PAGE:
Additionally the network where the receivers are

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Additionally, the network where the receivers are located is an Ethernet switched LAN, in which two layer 2 multicast features, must be considered: IGMP Snooping and Multicast VLAN. IGMP Version The first decision to be made is which version of IGMP will be implemented: IGMPv2 or IGMPv3. IGMPv3 should be used when source-specific multicast is required. This version matches adequately with PIM-SSM. If source-specific multicast is not required, then, IGMPv2 is simpler to implement and maintain. Additionally, not all layer 2 switches support IGMPv3 snooping. IGMP Querier If there are multiple IPv4 gateways in a receivers’ subnet, two or more routers can be enabled with IGMP. In any case, only one IGMP querier (Designated Router) can be active at any time. Anyway, there is no configuration necessary for this feature to work. If there is a need to force one of these routers to become the querier, it has to be configured the smallest IP address in the subnet.
HP Network Design Principles 3 – 2 Rev. 10.41 IGMP Snooping IGMP assumes that both queries and reports are received by all stations in the subnet – it is a single Ethernet collision domain. So by default, Ethernet switches are designed to treat multicast traffic as if it were broadcast. To avoid multicast traffic to be flooded, Ethernet switches include the IGMP snooping feature. It is recommended to implement everywhere. Multicast VLAN When multiple VLANs are transported between a layer 2 switch and the IGMP querier and there are receivers for a multicast group in more than one VLAN, multiple copies of the multicast traffic are forwarded by the querier. To avoid this, a Multicast VLAN can be configured in the Layer 2 switch. This feature takes IGMP reports from a receiver’s VLAN and moves it to the Multicast vlan. In this way, the IGMP querier forwards a single multicast flow into this special VLAN. The layer 2 switch, then, copies this traffic into each one of the receiver’s VLANs. There are two types of Multicast VLANs: 1. port-based multicast VLANs 2. subnet-based multicast VLANs Because the end result is the same, any one of these options can be selected. Multicast Routing: PIM The main advantage of PIM is that it uses the underlying IPv4 unicast routing infrastructure to build the multicast distribution tree. This feature is called Reverse Path Forwarding or RPF. When planning multicast routing the first step is to select the version of PIM to be used, also called PIM Mode: dense or sparse. PIM-DM or dense mode works well in LAN-only multicast applications and PIM-SM is better for large multi-site networks. PIM-SM also allows for the configuration of multiple multicast domains, which can be useful for networks with many remote sites. In this last case, PIM-SM domains can be connected with MSDP (Multicast Source Discovery Protocol). MSDP build a network of RPs and allows for traffic to be forwarded from one domain to another while still having local RPs.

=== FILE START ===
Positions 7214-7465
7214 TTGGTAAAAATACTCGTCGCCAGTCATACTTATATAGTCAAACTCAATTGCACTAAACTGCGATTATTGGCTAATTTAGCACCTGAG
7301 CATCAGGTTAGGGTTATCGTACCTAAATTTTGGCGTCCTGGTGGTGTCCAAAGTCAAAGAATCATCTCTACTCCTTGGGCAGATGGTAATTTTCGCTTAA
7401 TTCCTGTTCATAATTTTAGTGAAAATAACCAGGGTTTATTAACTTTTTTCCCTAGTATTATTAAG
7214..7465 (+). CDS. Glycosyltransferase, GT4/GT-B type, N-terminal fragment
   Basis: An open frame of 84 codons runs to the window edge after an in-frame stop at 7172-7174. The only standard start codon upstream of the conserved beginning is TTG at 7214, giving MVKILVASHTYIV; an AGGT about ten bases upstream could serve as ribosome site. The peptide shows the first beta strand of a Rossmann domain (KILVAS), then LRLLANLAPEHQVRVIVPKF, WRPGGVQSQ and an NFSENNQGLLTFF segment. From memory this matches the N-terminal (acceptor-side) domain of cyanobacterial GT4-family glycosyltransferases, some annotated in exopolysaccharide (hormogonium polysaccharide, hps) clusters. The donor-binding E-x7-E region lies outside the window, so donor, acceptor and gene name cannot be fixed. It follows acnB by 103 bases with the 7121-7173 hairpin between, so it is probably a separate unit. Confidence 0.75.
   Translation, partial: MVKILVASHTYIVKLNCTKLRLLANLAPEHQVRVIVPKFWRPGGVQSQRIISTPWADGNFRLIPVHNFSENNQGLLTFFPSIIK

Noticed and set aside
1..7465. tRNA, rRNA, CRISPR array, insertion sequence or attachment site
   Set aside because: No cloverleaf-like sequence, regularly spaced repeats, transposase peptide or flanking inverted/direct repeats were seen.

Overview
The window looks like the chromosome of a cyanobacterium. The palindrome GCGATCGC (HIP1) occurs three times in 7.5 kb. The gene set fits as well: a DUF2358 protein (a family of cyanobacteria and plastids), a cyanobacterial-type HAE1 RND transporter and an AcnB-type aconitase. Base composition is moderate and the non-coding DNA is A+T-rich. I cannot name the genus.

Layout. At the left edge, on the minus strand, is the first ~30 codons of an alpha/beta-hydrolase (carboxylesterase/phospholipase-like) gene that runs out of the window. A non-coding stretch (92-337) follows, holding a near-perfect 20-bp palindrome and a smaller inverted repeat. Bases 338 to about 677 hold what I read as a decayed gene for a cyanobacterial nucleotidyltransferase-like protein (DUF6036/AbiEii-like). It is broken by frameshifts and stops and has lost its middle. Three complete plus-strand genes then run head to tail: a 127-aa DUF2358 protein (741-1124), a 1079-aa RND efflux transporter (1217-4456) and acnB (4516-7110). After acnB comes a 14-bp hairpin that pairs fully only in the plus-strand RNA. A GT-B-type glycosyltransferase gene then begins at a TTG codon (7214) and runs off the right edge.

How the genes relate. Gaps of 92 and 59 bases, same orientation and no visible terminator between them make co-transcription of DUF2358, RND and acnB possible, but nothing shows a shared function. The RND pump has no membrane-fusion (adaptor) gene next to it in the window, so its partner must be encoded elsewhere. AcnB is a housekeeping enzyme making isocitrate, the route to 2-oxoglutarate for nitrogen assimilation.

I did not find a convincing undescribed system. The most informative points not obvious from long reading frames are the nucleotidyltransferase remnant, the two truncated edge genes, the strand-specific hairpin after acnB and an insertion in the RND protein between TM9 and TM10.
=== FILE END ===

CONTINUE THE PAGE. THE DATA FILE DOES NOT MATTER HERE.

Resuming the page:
Multicast Design Rev. 10.41 3 – 3 If PIM-DM is chosen, there is need for further planning.

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